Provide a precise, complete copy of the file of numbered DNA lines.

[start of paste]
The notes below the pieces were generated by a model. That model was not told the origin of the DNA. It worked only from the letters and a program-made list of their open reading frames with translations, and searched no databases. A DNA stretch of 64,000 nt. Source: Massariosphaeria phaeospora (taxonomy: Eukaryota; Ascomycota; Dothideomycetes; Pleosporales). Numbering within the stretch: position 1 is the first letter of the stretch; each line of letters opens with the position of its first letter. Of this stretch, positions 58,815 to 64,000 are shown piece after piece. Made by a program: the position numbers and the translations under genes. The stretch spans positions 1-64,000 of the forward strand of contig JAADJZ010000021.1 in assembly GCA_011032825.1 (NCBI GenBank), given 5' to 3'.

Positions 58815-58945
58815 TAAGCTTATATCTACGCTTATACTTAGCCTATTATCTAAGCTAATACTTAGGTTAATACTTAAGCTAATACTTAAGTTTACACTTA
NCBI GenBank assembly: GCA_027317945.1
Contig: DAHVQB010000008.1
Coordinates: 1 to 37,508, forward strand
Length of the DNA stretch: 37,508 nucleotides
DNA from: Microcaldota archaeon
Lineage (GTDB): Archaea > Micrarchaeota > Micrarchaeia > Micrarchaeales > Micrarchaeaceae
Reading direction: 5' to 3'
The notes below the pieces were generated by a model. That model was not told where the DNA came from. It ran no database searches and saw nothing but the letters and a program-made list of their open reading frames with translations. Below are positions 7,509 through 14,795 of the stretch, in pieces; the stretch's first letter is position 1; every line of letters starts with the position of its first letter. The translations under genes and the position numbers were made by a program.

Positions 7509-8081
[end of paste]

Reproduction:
The notes below the pieces were generated by a model. That model was not told the origin of the DNA. It worked only from the letters and a program-made list of their open reading frames with translations, and searched no databases. A DNA stretch of 64,000 nt. Source: Massariosphaeria phaeospora (taxonomy: Eukaryota; Ascomycota; Dothideomycetes; Pleosporales). Numbering within the stretch: position 1 is the first letter of the stretch; each line of letters opens with the position of its first letter. Of this stretch, positions 58,815 to 64,000 are shown piece after piece. Made by a program: the position numbers and the translations under genes. The stretch spans positions 1-64,000 of the forward strand of contig JAADJZ010000021.1 in assembly GCA_011032825.1 (NCBI GenBank), given 5' to 3'.

Positions 58815-58945
58815 TAAGCTTATATCTACGCTTATACTTAGCCTATTATCTAAGCTAATACTTAGGTTAATACTTAAGCTAATACTTAAGTTTACACTTA
NCBI GenBank assembly: GCA_027317945.1
Contig: DAHVQB010000008.1
Coordinates: 1 to 37,508, forward strand
Length of the DNA stretch: 37,508 nucleotides
DNA from: Microcaldota archaeon
Lineage (GTDB): Archaea > Micrarchaeota > Micrarchaeia > Micrarchaeales > Micrarchaeaceae
Reading direction: 5' to 3'
The notes below the pieces were generated by a model. That model was not told where the DNA came from. It ran no database searches and saw nothing but the letters and a program-made list of their open reading frames with translations. Below are positions 7,509 through 14,795 of the stretch, in pieces; the stretch's first letter is position 1; every line of letters starts with the position of its first letter. The translations under genes and the position numbers were made by a program.

Positions 7509-8081